Sarah1611 Tue 04-Jun-13 08:50:19

But just it terms of what Coola is saying, see what the CM does at the moment. It would be very easy for her to say she'll do it, but if she doesn't see it as necessary at all it's likely she may just not do it, believing she knows the dog better than you. A totally unfair presumption on my part but there's a big difference between someone keeping dog/children apart because they think its the right thing, and someone doing it because they've been told to. JRs are sometimes seen as 'good family dogs' because they're small but it's definitely not as simple as that. What about a nanny share option, have you considered that?

Goldmandra Tue 04-Jun-13 14:44:16

I have childminded with two dogs for a couple of years.

My JRT has never been allowed to interact with childminded children despite never having been aggressive towards my own.

One a few occasions, when I have had only one child in my care I have (with the parents' blessing) brought the mixed breed puppy through to play for a minute or two. The dog has been within arm's reach at all times and I've used it as an opportunity to teach the child how to enjoy being around dogs safely.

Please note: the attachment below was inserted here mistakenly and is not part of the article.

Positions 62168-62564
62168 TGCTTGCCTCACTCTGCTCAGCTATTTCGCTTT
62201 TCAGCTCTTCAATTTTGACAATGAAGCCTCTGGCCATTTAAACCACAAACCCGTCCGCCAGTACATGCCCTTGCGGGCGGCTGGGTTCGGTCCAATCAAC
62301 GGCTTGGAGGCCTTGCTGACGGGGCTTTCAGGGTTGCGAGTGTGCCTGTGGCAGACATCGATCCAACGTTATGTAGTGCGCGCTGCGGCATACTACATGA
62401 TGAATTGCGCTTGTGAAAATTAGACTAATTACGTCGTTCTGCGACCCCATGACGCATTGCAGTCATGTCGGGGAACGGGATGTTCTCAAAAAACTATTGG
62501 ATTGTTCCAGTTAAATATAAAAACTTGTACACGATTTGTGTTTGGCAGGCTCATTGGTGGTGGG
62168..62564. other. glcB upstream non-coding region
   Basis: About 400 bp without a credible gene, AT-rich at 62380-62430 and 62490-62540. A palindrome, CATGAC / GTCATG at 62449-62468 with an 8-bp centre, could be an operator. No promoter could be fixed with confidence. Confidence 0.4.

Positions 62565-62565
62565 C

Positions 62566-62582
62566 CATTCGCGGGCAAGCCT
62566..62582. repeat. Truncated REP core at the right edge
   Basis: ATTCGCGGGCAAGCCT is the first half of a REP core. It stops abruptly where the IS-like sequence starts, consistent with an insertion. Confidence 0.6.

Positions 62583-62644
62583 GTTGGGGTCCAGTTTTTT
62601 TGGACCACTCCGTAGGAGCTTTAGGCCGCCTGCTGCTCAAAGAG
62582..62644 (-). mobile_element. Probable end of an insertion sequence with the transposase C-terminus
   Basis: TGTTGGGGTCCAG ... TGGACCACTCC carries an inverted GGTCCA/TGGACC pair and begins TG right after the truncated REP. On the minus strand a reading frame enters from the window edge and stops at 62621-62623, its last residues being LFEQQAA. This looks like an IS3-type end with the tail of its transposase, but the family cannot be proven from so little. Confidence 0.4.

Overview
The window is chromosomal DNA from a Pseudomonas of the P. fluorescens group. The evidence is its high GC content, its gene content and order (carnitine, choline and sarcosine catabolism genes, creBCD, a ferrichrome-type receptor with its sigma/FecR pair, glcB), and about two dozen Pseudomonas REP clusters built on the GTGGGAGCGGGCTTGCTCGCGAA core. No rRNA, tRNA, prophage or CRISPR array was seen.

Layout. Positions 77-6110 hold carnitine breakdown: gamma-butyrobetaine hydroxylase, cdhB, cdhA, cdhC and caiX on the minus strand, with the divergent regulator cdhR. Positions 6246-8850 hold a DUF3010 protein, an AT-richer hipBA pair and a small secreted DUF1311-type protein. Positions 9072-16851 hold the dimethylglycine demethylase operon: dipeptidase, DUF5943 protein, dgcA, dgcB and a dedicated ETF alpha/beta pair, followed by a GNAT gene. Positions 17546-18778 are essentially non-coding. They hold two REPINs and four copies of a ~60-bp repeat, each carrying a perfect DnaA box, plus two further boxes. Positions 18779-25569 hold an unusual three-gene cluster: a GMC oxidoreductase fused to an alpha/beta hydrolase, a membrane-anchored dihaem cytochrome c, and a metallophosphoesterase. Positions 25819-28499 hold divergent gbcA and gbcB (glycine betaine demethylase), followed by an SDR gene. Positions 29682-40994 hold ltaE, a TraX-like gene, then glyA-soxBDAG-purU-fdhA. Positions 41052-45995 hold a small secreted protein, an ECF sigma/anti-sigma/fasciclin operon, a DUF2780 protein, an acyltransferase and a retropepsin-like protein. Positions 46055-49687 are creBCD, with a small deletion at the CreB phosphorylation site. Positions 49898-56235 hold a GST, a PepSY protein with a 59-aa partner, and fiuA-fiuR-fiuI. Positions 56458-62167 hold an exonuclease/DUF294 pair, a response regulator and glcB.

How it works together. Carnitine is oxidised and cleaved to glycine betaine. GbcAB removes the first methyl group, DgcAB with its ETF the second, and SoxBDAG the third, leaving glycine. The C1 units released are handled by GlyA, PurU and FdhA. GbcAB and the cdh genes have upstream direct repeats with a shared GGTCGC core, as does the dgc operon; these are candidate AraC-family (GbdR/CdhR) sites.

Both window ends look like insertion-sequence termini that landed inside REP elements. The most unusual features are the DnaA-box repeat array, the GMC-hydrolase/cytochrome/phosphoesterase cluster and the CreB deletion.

The dogs have had the run of the kitchen and utility while I have been minding and we've had the living room, dining room, playroom and garden.

I've put the dogs in their crates for short times if we were doing kitchen based activities but they don't mind because they choose to sleep in them anyway.

It was my choice to make these arrangements - no parent ever had to request it.

It was perfectly possibly to keep the children safe by keeping them apart. Only some sort of freak accident would have brought them together and, even then, the dogs were very unlikely to harm the children. The risk was therefore no higher that a childminder who lived near a busy road or had a neighbour with dogs.

If I were considering a childminder for my own child I would only choose one with a dog if they volunteered the fact that they automatically keep the dogs and children apart all the time and could tell me very clearly how they did that. I would never allow anyone to leave a dog roaming free with my toddler or someone else's, ever.